Although the error may be an expensive one to the company, we can find no ground to reverse the judgment or to award the equitable relief which is asked. The sale was open and public. A bid for a definite sum was made and accepted. The sale was reported to the court and confirmed. No objection was made to the proceeding, nor was there any attempt to set aside the sale. The holder of the second lien had a right to rely upon that bid for the payment of his judgment and the discharge of his lien. Bids are supposed to be based upon the value of property offered for sale rather than upon the extent of the liens existing against it. It was not the duty of the sheriff to inform the judgment creditor of the amount of its judgment, nor did he have any better means of knowledge than the company itself. Presumably a judgment creditor knows the amount of his judgment better than any one else, unless it is the judgment debtor, and has as good an opportunity to know and is as much chargeable with knowledge of the amount as the sheriff, who gets his information from the clerk of the district court. It is conceded that the sheriff *681did not intentionally deceive the purchaser, but erroneously gave the amount of both j udgments for which the land was to be sold instead of the single one, about which inquiry was made. The, amount of the judgment, interest and costs was a matter of record in the office of the clerk of the district court, only a few steps from the place where the inquiry was made of the sheriff. That was the source of the sheriff’s information, and the company, even if it were destitute of information as to its own judgment, had the same means of ascertaining the facts as he had. There are, at least, two reasons why the equitable doctrine invoked by the company cannot be applied here, and one is that it might operate injuriously upon the owner of the judgment which was declared a second lien upon the premises, and the other is the knowledge, or the means of knowledge, of the company setting up the estoppel.

“It may be stated as a general rule that it is essential to the application of the principle of equitable estoppel that the party claiming to have been influenced by the conduct or declarations of another to his injury, was himself not only destitute of knowledge of the state of the facts, but was also destitute of any convenient and available means of acquiring such knowledge ; and that, where the facts are known to both parties, or both have the same means of ascertaining the truth, there can be no estoppel.” (11 A. & E. Encycl. of L., 2d ed., 434; Clark v. Coolidge, 8 Kan. 189" court="Kan." date_filed="1871-07-15" href="https://app.midpage.ai/document/clark-v-coolidge-7882755?utm_source=webapp" opinion_id="7882755">8 Kan. 189.)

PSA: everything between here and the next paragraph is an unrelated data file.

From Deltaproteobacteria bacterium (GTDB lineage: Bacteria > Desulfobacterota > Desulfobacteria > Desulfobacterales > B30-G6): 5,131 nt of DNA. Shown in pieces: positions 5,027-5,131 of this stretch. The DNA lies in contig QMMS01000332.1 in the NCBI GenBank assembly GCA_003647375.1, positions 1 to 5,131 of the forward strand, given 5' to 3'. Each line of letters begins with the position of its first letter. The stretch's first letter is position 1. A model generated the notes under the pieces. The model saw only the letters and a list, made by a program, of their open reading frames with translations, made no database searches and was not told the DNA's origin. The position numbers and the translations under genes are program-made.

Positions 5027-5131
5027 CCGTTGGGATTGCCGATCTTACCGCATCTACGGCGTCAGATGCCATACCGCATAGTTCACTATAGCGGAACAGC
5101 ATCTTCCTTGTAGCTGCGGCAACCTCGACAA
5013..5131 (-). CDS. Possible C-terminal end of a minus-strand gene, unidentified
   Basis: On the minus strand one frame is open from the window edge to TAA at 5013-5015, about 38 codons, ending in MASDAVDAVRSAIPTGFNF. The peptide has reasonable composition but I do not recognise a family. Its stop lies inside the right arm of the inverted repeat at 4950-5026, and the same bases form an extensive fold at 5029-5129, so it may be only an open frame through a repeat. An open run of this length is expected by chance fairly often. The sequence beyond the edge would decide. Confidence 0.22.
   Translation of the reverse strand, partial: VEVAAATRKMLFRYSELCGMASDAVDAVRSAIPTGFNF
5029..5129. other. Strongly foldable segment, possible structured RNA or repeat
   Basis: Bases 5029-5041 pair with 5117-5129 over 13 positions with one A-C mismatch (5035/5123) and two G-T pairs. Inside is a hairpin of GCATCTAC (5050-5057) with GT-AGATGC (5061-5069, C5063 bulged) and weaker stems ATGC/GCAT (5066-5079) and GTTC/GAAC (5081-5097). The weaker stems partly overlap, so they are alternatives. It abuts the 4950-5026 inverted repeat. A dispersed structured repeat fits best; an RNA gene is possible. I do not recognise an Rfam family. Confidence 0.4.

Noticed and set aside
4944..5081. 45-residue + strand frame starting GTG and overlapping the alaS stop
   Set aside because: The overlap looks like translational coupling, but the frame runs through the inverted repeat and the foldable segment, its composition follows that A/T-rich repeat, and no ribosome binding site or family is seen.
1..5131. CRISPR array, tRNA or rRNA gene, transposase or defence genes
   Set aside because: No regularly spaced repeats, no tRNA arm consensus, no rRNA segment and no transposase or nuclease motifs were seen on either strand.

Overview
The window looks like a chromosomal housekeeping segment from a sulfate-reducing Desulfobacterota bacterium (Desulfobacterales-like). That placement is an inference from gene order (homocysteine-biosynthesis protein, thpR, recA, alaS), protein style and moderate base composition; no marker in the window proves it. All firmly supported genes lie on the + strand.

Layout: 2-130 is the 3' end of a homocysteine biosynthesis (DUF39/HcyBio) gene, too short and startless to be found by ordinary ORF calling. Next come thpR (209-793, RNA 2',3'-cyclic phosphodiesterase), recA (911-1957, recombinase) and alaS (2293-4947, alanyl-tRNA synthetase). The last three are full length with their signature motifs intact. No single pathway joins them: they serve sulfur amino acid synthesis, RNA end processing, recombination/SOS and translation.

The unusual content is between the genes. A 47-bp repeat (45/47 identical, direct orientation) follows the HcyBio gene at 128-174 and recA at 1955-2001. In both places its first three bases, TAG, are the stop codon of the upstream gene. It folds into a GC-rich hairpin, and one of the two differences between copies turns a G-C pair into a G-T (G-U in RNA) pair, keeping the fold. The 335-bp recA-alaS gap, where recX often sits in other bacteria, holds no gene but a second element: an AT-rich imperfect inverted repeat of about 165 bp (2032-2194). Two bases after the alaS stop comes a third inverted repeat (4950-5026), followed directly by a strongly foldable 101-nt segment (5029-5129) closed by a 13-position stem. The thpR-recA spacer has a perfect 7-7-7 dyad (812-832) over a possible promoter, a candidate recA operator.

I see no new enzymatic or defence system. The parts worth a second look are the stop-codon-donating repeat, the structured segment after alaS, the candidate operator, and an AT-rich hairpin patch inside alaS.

Here there was no design by the sheriff to deceive, and there was no obligation resting upon legal duty to obtain and give information to the company. A mistake of fact was made, it is true; but before equitable relief can be afforded it must appear that the fact was not only not known to the party, but that *682it was one which he could not by reasonable diligence have ascertained. Negligence often weakens a claim for equitable relief, and the general rule is that, where a party neglects to avail himself of the means of inmation and to ascertain facts upon which his claim is based, where it is as much his duty as that of the party with whom he deals to know the facts, equity will not relieve against his own negligence. (Graham v. Berryman, 19 N. J. Eq. 29: 1 Story, Eq. Juris. §146.) The judgment is affirmed.

Doster, O.J., Smith, Ellis, JJ., concurring.